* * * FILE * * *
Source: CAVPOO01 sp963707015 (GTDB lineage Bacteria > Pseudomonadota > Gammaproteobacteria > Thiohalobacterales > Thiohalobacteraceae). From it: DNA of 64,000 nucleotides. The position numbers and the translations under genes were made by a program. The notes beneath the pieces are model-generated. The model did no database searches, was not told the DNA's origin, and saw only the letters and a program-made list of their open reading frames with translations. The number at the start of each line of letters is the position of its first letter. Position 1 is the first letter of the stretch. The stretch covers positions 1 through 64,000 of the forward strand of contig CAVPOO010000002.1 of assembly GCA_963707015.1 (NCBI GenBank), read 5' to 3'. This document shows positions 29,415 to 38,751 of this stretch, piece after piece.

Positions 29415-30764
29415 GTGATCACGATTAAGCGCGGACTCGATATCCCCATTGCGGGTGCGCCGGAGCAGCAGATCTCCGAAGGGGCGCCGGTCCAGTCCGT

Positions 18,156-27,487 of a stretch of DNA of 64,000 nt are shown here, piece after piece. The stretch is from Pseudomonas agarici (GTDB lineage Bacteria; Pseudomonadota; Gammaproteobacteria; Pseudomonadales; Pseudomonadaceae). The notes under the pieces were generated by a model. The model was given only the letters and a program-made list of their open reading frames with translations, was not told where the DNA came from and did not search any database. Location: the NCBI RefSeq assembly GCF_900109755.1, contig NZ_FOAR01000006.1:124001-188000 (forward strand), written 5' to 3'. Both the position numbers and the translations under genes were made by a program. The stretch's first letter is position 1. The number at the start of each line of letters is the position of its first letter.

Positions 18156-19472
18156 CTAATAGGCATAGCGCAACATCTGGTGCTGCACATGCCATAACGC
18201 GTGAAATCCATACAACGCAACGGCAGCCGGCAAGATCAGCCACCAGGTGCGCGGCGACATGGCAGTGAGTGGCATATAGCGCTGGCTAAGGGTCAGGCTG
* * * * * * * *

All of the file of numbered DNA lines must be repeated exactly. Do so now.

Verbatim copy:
Source: CAVPOO01 sp963707015 (GTDB lineage Bacteria > Pseudomonadota > Gammaproteobacteria > Thiohalobacterales > Thiohalobacteraceae). From it: DNA of 64,000 nucleotides. The position numbers and the translations under genes were made by a program. The notes beneath the pieces are model-generated. The model did no database searches, was not told the DNA's origin, and saw only the letters and a program-made list of their open reading frames with translations. The number at the start of each line of letters is the position of its first letter. Position 1 is the first letter of the stretch. The stretch covers positions 1 through 64,000 of the forward strand of contig CAVPOO010000002.1 of assembly GCA_963707015.1 (NCBI GenBank), read 5' to 3'. This document shows positions 29,415 to 38,751 of this stretch, piece after piece.

Positions 29415-30764
29415 GTGATCACGATTAAGCGCGGACTCGATATCCCCATTGCGGGTGCGCCGGAGCAGCAGATCTCCGAAGGGGCGCCGGTCCAGTCCGT

Positions 18,156-27,487 of a stretch of DNA of 64,000 nt are shown here, piece after piece. The stretch is from Pseudomonas agarici (GTDB lineage Bacteria; Pseudomonadota; Gammaproteobacteria; Pseudomonadales; Pseudomonadaceae). The notes under the pieces were generated by a model. The model was given only the letters and a program-made list of their open reading frames with translations, was not told where the DNA came from and did not search any database. Location: the NCBI RefSeq assembly GCF_900109755.1, contig NZ_FOAR01000006.1:124001-188000 (forward strand), written 5' to 3'. Both the position numbers and the translations under genes were made by a program. The stretch's first letter is position 1. The number at the start of each line of letters is the position of its first letter.

Positions 18156-19472
18156 CTAATAGGCATAGCGCAACATCTGGTGCTGCACATGCCATAACGC
18201 GTGAAATCCATACAACGCAACGGCAGCCGGCAAGATCAGCCACCAGGTGCGCGGCGACATGGCAGTGAGTGGCATATAGCGCTGGCTAAGGGTCAGGCTG